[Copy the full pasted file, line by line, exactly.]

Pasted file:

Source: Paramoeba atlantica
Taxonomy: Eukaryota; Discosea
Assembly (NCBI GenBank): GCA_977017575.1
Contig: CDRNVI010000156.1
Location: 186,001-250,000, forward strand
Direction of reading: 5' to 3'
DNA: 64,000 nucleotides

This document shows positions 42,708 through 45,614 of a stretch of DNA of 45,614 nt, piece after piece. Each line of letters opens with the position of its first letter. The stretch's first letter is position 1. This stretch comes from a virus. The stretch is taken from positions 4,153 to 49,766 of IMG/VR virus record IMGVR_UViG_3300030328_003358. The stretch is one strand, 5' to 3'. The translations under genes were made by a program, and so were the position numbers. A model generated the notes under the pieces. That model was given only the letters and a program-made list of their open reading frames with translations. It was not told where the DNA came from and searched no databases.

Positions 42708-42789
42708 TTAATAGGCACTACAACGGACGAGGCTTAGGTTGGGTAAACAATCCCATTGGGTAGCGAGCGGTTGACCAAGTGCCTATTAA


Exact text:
Source: Paramoeba atlantica
Taxonomy: Eukaryota; Discosea
Assembly (NCBI GenBank): GCA_977017575.1
Contig: CDRNVI010000156.1
Location: 186,001-250,000, forward strand
Direction of reading: 5' to 3'
DNA: 64,000 nucleotides

This document shows positions 42,708 through 45,614 of a stretch of DNA of 45,614 nt, piece after piece. Each line of letters opens with the position of its first letter. The stretch's first letter is position 1. This stretch comes from a virus. The stretch is taken from positions 4,153 to 49,766 of IMG/VR virus record IMGVR_UViG_3300030328_003358. The stretch is one strand, 5' to 3'. The translations under genes were made by a program, and so were the position numbers. A model generated the notes under the pieces. That model was given only the letters and a program-made list of their open reading frames with translations. It was not told where the DNA came from and searched no databases.

Positions 42708-42789
42708 TTAATAGGCACTACAACGGACGAGGCTTAGGTTGGGTAAACAATCCCATTGGGTAGCGAGCGGTTGACCAAGTGCCTATTAA